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What You Can Do Today: April 7th


April 7, 2020

Read Time

2 minutes


Resources and LP's response to COVID-19.

As businesses face financial pressures and uncertainty, business leaders face frustrations with banks closing their doors to PPP loan applications and the complexity of the government-issued forms themselves. Today, there are a couple things you should consider with your PPP loan request – we’ve touched on these below in this special edition for business owners and leaders.


  1. Submit your PPP loan request to your bank ASAP. If you haven’t done so yet, make sure you submit your PPP loan request as soon as you can. Note that some banks have already closed their doors to further PPP loan applications due to the large influx of applications since applications opened on April 3. As a reminder, these loans are being issued on a first-come, first-served basis and will be available until the earlier of (a) June 30, 2020 or (b) the cap on loan funds to be issued has been hit. Use the SBA’s search tool to find lenders eligible to issue PPP loans.


  1. Double check your application calculations. If you’ve applied for a small business PPP loan, double check your application calculations. The Department of Treasury issued additional Q&As on April 6, which further clarified several points on PPP loans. Of particular note, under item #7, they clarified that the $100,000 limit on salary or other compensation amounts used to calculate “payroll costs” in the application related to loan eligibility applies ONLY to wages. That is, other costs, such as employer health plan premium payments, retirement plan contributions and state and local taxes assessed on employee compensation are not to be part of the exclusion for compensation over $100,000 and, therefore, may be included in the loan amount that can be requested.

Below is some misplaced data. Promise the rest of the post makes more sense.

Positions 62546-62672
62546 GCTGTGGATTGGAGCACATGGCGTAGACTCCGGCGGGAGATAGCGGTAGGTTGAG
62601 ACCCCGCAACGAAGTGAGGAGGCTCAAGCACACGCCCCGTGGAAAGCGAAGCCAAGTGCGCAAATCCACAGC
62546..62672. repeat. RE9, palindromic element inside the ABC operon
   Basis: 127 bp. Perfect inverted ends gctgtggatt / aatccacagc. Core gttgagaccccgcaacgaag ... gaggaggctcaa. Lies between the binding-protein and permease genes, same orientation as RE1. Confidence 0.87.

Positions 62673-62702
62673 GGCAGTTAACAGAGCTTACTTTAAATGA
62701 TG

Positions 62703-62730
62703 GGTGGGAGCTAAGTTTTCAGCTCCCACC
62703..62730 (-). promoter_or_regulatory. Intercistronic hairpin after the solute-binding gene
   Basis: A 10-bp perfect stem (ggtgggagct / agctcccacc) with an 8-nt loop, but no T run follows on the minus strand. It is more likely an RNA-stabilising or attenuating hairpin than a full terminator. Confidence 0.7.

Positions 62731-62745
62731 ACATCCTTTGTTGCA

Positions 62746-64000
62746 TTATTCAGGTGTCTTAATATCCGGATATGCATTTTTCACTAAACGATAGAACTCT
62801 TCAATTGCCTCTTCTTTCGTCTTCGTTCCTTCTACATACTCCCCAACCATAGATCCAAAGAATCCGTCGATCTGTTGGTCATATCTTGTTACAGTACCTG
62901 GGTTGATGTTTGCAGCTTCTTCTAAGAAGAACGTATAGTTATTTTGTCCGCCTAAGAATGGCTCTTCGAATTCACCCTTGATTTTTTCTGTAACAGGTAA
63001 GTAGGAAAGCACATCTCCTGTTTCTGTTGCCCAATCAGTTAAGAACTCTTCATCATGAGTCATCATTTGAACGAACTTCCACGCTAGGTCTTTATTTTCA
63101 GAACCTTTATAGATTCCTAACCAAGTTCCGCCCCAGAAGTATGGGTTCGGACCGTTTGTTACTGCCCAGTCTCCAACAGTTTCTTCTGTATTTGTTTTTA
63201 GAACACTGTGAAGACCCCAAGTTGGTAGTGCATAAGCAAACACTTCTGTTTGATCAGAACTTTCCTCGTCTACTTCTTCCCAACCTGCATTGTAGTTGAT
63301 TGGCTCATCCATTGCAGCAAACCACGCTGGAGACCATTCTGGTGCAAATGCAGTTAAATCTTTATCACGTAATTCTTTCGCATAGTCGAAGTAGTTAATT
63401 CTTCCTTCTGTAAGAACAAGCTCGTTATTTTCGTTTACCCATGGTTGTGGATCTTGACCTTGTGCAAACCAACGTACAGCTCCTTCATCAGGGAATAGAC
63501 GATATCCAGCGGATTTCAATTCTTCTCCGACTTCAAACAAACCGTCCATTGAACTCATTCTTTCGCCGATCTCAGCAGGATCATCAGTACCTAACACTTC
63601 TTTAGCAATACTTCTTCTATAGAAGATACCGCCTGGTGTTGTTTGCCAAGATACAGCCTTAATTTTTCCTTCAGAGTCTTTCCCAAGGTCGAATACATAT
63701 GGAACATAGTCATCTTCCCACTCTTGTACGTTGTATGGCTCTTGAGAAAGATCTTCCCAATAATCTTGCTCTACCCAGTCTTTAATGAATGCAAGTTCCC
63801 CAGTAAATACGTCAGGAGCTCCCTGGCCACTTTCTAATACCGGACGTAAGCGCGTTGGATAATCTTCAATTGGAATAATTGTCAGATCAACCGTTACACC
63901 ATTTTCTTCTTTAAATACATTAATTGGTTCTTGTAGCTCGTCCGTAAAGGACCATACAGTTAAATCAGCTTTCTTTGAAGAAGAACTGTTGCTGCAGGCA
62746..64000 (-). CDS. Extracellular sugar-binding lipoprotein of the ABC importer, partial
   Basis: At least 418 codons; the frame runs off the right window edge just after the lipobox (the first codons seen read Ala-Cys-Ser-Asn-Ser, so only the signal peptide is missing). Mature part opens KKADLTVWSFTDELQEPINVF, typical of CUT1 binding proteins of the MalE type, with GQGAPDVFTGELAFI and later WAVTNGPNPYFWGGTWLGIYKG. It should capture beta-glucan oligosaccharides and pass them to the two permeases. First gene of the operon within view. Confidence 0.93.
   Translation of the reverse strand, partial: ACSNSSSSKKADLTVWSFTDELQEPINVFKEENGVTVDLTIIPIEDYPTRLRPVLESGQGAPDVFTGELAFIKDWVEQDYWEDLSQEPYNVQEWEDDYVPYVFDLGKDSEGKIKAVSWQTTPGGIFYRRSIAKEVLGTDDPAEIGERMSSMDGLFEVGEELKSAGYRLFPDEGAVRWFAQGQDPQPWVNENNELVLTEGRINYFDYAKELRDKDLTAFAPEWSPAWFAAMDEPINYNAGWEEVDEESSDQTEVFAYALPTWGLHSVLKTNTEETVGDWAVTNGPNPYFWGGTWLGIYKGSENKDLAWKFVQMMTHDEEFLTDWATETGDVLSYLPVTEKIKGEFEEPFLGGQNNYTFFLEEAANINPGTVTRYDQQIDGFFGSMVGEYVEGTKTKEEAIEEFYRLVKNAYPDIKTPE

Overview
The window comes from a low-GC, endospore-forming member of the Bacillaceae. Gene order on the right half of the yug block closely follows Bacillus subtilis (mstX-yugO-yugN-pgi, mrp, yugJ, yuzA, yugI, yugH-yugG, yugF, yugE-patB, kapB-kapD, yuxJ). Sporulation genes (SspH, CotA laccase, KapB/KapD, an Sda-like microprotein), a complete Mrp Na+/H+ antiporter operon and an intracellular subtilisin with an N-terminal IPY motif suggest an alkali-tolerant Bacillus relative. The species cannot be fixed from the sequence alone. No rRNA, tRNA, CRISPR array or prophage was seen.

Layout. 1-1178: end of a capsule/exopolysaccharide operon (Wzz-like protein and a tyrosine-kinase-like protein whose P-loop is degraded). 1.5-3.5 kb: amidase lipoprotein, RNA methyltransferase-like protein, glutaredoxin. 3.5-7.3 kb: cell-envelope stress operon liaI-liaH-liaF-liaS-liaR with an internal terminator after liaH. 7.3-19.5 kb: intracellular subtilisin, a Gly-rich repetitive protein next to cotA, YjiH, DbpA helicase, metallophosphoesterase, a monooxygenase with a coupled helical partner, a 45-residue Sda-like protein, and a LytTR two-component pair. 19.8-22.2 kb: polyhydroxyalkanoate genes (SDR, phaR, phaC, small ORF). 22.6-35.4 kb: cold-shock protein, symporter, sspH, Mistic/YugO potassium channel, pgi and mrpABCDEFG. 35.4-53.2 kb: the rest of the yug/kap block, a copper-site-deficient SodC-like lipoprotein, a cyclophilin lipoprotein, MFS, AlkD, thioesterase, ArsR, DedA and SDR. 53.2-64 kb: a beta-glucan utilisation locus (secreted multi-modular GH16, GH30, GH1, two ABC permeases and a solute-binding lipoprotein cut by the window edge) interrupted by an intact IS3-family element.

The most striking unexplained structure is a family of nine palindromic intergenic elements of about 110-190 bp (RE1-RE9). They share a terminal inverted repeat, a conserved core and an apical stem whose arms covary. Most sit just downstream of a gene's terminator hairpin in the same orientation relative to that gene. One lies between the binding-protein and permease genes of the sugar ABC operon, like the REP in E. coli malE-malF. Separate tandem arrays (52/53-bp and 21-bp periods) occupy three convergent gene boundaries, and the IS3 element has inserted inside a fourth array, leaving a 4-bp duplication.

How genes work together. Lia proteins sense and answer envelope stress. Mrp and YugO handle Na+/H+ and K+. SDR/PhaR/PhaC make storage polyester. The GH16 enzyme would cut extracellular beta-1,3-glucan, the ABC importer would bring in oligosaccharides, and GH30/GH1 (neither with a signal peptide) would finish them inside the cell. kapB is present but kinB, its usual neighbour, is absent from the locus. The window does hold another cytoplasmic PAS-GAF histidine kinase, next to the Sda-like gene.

1. Stay informed. Small business owners, keep up to date with new guidelines and news related to PPP loans. The SBA and Department of Treasury continue to provide new information and guidelines regarding the PPP loan program. In addition to reviewing our “three things” emails, you should review the loan resources on the SBA’s website that includes all of the government-issued forms, FAQs and guidance on PPP loans that continues to be updated on a rolling basis.


Here are links to various resources to help you navigate your analysis of whether to apply for a PPP loan and how they will work:



For more resources and LP's response to COVID-19, visit this webpage.

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